Data Sets

Authors had to their disposal laboratory experiments results of 52 rock samples from 4 wells (M-1–33 samples, C-2–5, C-3–4 and C-5k–10), all located in the Carpathian Foredeep (Fig. 1). Only Sarmatian thinly-bedded sandstone-mudstone-claystone formation was investigated (Fig. 2). Depths of cores covered the range of 1,254.10–1,739.10 m. Rocks at the selected depth sections were built as packets formed by sandstones, claystones and mudstones laminas in various proportions. Packets were of a few dozen meters in thickness, larger in the upper part and smaller in the lower part. Deltaic siliciclastic rocks were primarily deposited in a low energy environment and next exposed to the pseudo tectonic local activity partially related to the movement of the Carpathian orogene to the north.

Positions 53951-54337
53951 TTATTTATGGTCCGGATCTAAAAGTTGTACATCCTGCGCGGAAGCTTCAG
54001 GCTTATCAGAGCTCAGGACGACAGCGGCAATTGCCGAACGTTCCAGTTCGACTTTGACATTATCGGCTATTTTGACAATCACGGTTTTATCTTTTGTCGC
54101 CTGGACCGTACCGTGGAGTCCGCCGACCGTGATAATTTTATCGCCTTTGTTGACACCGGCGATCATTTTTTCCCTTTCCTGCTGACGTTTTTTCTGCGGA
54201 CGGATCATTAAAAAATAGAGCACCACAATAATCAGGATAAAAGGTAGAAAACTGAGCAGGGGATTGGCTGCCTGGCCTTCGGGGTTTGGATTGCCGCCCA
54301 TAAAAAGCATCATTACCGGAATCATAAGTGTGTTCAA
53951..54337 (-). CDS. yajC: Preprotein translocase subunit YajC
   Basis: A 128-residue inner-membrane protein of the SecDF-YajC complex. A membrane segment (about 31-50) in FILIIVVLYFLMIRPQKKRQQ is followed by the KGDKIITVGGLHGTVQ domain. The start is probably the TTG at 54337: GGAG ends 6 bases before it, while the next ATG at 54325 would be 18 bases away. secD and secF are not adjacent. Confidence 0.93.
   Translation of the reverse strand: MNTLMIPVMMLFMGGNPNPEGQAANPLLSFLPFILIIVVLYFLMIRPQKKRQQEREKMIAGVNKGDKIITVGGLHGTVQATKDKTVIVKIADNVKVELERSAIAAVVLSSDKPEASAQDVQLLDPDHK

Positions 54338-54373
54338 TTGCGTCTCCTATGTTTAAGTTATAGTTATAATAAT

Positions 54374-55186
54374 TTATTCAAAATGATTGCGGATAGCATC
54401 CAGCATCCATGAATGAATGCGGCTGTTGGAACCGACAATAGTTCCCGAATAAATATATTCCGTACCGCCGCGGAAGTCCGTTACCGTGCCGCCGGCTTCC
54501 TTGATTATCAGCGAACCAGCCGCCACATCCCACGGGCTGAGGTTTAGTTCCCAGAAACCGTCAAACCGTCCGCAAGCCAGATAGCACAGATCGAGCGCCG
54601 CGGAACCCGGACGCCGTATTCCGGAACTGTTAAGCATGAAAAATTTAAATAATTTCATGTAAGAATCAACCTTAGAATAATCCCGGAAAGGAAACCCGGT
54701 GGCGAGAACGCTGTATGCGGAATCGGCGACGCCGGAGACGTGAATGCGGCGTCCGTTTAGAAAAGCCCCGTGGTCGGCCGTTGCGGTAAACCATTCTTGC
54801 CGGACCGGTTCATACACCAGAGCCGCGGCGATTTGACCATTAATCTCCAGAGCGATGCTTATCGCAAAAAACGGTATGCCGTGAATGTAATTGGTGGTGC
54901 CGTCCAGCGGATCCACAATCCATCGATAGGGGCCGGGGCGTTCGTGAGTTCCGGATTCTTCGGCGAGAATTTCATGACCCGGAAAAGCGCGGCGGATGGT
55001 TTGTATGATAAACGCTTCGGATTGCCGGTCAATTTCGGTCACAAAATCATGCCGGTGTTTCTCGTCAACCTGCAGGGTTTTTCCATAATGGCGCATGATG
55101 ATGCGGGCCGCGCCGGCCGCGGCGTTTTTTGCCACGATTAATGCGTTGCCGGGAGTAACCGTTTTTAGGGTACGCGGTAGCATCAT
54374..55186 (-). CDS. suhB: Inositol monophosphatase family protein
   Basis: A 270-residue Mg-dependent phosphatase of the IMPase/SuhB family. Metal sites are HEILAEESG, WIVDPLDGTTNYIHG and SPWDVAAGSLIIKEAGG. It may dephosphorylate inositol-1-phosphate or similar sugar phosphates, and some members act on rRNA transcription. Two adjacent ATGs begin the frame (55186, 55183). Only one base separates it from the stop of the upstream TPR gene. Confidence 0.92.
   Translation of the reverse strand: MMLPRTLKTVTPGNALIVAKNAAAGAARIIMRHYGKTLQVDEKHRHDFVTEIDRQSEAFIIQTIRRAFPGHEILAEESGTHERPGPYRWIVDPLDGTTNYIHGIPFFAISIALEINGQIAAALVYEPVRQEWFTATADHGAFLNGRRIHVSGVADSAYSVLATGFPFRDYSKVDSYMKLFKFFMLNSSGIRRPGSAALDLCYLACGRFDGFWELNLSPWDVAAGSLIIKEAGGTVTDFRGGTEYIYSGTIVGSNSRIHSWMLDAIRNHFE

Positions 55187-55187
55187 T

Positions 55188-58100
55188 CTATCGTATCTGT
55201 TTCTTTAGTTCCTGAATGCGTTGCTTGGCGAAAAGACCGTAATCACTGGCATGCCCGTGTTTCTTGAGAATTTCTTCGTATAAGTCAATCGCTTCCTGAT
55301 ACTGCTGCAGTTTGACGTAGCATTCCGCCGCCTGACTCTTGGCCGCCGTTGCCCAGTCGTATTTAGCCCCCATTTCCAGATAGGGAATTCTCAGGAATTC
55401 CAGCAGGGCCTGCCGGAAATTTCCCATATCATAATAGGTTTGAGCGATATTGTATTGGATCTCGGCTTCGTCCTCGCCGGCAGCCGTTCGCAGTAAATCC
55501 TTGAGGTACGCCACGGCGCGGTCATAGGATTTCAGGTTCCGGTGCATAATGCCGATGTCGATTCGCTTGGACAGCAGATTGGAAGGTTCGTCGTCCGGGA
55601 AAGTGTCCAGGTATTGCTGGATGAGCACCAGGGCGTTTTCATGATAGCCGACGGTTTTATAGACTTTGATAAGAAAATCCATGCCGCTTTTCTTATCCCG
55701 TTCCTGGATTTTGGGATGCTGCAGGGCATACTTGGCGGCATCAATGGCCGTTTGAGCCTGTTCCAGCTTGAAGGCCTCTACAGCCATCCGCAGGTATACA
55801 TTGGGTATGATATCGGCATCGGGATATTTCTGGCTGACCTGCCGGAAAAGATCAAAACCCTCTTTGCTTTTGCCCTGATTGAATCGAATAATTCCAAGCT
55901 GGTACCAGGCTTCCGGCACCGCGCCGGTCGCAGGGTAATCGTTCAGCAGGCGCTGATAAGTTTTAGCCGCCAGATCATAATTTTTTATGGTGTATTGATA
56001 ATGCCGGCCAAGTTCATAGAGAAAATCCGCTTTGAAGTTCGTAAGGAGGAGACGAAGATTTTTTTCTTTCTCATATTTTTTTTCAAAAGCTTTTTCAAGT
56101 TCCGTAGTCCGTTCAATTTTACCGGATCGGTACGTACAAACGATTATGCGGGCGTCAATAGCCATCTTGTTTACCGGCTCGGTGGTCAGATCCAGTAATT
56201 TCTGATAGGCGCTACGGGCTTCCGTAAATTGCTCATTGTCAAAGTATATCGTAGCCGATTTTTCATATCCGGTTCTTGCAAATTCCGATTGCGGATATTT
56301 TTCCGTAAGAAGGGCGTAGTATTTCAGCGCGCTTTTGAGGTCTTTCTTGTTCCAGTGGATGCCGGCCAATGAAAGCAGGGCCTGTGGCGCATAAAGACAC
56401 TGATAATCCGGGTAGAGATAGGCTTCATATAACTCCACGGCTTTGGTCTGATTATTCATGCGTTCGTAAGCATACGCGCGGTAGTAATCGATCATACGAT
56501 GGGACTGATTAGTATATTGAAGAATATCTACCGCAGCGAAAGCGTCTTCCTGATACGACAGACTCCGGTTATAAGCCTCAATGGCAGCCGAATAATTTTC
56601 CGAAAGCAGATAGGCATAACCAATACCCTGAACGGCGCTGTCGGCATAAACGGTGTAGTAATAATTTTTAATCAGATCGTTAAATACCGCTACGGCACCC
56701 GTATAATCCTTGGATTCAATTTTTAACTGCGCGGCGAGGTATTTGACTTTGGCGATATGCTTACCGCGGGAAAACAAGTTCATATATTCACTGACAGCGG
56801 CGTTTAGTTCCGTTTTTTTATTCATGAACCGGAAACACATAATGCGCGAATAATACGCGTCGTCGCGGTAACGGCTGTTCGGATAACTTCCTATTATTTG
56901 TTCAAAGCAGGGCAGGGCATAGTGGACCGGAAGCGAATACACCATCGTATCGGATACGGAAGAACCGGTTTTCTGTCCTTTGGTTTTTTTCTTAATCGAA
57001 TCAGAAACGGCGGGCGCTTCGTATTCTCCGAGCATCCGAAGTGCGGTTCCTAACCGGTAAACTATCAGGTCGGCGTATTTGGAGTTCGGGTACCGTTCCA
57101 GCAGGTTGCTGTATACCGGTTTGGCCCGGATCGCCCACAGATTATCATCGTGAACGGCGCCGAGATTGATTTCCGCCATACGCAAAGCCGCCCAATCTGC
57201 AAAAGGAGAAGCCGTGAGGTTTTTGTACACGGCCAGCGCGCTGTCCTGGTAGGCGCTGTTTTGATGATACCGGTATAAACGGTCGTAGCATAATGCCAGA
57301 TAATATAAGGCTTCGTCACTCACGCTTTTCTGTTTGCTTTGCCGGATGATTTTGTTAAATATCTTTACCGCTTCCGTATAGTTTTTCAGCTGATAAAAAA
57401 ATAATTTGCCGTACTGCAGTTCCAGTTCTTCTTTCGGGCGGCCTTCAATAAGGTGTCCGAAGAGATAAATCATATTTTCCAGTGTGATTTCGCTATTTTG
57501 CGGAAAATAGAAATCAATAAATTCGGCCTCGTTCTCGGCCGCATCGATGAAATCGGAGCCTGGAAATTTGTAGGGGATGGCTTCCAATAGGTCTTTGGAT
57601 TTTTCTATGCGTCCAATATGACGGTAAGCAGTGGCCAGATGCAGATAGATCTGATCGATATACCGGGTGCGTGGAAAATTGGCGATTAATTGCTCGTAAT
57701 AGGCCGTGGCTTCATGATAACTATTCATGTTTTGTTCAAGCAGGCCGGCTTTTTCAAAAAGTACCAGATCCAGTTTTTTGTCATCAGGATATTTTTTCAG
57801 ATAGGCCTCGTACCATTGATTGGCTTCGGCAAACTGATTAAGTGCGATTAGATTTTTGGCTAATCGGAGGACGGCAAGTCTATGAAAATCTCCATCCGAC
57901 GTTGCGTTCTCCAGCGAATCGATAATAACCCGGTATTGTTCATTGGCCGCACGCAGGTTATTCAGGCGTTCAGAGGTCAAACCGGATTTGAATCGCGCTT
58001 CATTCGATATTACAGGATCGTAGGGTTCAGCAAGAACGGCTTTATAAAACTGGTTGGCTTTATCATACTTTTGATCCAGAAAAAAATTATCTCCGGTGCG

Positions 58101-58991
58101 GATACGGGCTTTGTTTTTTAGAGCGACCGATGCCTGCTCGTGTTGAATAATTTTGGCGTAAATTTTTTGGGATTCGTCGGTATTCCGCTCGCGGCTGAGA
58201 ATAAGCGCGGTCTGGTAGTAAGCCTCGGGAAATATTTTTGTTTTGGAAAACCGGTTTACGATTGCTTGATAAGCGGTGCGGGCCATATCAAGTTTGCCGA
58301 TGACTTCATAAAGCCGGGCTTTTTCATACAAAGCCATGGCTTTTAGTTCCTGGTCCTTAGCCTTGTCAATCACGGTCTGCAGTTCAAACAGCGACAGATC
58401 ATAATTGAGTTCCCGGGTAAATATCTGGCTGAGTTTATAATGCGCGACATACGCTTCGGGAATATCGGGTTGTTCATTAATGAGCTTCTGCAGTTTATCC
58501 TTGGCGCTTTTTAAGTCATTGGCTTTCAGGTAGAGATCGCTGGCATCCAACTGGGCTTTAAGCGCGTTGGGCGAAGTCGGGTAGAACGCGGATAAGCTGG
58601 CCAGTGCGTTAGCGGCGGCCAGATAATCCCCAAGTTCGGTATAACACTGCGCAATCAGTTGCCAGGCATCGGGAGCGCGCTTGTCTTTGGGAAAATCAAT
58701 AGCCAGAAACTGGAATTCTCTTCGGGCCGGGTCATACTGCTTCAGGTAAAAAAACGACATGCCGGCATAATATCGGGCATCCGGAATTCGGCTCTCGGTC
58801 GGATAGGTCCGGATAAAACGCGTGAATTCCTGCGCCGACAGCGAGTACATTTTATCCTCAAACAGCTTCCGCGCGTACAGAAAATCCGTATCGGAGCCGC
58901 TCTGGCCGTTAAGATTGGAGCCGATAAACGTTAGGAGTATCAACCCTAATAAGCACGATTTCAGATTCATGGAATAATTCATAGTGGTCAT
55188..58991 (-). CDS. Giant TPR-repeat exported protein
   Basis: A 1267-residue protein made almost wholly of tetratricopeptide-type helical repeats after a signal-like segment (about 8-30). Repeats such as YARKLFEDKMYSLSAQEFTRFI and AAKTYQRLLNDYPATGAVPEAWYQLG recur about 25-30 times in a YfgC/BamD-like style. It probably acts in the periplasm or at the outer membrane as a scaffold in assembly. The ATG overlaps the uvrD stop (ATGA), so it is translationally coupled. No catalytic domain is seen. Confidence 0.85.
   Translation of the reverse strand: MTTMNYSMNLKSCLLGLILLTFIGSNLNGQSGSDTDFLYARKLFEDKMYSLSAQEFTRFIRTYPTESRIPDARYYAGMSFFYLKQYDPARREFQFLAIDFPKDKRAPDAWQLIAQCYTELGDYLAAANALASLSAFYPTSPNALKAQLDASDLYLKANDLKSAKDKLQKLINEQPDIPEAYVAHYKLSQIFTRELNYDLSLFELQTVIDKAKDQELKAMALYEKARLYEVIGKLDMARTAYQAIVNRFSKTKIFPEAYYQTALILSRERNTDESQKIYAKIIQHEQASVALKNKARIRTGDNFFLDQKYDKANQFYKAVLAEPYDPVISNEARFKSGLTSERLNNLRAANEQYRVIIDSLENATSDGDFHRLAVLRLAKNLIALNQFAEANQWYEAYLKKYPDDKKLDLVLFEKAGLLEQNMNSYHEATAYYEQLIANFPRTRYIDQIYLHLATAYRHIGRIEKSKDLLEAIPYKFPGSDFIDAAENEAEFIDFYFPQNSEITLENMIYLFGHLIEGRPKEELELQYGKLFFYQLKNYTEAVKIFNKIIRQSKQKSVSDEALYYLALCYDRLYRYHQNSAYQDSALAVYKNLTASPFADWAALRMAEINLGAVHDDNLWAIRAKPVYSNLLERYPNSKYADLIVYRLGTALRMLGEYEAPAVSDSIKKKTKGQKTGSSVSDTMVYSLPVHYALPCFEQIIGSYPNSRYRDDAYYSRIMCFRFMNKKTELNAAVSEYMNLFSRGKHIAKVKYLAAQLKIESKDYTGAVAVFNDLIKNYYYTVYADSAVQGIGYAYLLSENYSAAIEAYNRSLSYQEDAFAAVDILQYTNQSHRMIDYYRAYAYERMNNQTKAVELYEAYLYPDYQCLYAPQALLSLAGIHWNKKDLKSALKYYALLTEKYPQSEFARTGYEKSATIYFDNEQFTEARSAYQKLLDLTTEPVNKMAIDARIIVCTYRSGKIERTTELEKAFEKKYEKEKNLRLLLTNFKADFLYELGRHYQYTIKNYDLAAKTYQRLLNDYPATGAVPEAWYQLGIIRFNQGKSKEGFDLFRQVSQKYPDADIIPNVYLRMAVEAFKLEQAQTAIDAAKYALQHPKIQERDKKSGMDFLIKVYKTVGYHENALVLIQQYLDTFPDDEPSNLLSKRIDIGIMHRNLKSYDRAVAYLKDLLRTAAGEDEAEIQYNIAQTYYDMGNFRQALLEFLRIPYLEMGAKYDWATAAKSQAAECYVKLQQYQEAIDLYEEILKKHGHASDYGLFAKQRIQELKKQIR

Fig. 1
figure1

Location of wells (C-2, C-3, C-5k, M-1) from which cores for laboratory measurements were obtained [6, 25, 26]

Fig. 2
figure2

Cores from M-1 well in the depth section 1,692–1,701 m; Sarmatian sandstone-mudstone-claystone thinly-bedded formation, case nr 3 (photo S. J. Porebski)

Standard size cylindrical core plugs (radius 1″ and height 1.14″) were used for laboratory investigations. Intention of authors was to make all laboratory analyses on the same pieces of rocks and in the majority of cases it was fulfilled. Destructive mercury injection porosimetry (MIP) measurements were done as the last. Sarmatian sandstone- mudstone-claystone formation in situ drilled by the wells was only saturated with formation water, so for the laboratory experiments core plugs were filled with brine of 30 g/l mineralization, typical for the region of investigation.